Wax is natural and good for your ears

Ear wax consists of sweat, particles of dead skin, hair, and a water-based substance secreted by glands inside the ear canal. As the ear produces more wax, old wax is pushed out of the ear opening, dries, and falls out naturally.

Ears are self-cleaning

Photo by kenfotos

Although many people clean their ears as part of their daily routine, pushing a cotton swab, bobby pin, or other instrument into the ear can push wax too far into the ear canal, causing it to become impacted and, sometimes, infected. Similarly, ear candles aren’t a good idea as the candle can tear the fragile membrane between the inner and middle ear, and the wax could drip inside the ear, further obstructing the ear canal.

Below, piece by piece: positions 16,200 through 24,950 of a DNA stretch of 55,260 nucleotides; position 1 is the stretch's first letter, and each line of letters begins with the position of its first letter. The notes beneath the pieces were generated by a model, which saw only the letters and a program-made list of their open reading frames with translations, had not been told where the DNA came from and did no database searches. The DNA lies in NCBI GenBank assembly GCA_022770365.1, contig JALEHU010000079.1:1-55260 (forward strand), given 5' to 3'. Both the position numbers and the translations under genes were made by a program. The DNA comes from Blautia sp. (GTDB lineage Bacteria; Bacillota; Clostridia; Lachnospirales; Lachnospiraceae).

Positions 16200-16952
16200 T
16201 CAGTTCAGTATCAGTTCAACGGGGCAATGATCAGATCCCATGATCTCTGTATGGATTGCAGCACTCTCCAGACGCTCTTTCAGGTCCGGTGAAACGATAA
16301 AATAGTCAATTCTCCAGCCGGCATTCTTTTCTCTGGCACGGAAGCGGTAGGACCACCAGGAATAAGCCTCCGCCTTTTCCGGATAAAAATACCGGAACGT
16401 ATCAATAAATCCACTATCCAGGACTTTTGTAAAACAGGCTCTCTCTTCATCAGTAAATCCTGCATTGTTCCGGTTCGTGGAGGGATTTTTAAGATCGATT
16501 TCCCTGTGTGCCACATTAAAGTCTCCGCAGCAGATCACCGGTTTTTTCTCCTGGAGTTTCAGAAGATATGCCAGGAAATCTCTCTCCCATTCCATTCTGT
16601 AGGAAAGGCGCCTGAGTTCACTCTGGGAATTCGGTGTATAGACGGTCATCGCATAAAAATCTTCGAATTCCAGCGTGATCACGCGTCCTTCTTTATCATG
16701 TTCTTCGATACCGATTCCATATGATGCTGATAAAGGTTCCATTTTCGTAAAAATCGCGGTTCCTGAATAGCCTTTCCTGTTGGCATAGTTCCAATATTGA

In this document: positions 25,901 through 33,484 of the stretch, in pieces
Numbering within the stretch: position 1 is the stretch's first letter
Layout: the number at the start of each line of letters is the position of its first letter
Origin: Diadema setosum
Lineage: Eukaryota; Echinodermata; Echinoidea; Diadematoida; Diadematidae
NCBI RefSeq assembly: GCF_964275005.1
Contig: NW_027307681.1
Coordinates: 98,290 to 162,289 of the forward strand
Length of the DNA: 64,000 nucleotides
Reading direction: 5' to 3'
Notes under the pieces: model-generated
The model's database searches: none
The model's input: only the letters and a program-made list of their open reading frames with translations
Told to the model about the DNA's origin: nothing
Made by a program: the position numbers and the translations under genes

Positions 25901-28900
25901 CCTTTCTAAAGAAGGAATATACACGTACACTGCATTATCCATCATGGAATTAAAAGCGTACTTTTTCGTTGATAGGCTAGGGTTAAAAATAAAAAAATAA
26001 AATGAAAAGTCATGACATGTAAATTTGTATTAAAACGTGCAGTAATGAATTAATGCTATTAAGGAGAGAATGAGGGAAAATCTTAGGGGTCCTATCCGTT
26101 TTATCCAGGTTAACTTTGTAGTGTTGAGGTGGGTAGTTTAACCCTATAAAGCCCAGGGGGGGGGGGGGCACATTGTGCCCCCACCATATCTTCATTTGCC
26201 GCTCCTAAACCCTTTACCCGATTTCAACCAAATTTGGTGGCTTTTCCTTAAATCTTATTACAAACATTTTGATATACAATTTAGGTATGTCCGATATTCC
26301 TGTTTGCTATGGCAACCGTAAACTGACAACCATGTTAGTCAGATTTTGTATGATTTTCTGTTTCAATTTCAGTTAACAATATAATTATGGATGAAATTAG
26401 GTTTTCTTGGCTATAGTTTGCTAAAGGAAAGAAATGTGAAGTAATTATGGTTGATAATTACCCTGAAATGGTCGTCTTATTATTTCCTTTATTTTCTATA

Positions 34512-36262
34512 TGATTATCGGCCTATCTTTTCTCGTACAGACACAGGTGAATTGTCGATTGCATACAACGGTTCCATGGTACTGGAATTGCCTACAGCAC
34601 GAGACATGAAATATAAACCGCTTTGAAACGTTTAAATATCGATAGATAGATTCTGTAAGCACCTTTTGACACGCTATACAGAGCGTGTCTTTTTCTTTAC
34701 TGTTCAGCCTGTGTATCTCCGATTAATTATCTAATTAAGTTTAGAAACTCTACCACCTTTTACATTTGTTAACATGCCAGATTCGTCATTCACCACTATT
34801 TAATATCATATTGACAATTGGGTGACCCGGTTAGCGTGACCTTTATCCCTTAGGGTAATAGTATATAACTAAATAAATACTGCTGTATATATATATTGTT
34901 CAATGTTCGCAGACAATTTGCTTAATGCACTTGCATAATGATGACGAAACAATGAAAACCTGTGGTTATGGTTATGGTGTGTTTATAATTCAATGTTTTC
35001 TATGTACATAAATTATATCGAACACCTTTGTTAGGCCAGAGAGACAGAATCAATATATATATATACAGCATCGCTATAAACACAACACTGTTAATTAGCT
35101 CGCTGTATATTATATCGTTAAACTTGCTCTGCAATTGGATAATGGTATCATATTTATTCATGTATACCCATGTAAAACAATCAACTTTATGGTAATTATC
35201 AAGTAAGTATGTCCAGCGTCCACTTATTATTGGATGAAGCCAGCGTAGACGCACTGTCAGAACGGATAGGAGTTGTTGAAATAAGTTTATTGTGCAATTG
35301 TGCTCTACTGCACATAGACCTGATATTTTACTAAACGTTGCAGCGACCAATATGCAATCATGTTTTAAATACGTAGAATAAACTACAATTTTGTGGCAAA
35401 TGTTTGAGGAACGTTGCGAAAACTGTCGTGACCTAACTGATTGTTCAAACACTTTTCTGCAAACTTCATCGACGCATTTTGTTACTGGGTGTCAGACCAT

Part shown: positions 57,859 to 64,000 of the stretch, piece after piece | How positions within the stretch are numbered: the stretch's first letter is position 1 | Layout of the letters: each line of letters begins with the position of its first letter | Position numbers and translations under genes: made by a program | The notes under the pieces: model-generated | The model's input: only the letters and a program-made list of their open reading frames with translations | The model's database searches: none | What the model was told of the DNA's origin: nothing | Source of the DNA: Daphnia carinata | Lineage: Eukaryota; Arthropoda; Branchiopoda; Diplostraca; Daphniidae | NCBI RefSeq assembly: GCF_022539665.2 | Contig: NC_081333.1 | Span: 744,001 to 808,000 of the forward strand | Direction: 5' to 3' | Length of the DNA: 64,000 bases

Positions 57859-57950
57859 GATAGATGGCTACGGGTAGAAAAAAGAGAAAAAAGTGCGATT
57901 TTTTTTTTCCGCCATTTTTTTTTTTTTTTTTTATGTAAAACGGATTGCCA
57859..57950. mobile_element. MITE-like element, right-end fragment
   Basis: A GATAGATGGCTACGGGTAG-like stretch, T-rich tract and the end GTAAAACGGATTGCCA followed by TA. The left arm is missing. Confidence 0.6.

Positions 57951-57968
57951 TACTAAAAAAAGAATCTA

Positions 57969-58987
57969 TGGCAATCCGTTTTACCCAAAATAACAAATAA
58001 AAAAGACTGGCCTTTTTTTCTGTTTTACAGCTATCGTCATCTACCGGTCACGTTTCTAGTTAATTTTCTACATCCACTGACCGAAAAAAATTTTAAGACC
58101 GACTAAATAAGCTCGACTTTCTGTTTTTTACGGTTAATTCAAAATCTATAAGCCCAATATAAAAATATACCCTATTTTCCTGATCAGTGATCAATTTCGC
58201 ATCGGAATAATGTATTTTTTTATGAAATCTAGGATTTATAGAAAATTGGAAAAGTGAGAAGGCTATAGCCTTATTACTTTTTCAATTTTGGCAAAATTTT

Too much wax isn’t good either

Some people are genetically predisposed to producing excess wax. Most cases of wax buildup can be taken care of with over-the-counter ear irrigation kits, or by placing a few drops of baby oil, mineral oil, or glycerin into the ears, waiting half an hour, and then syringing the canal with a rubber bulb. Before you try this for the first time, consult your ENT specialist to ensure proper procedure. If you have diabetes, tubes in your ears, a weakened immune system, a history of ear problems, or are caring for a child or elder who you suspect has a wax problem, it’s definitely best to see a doctor before attempting any kind of home treatment.


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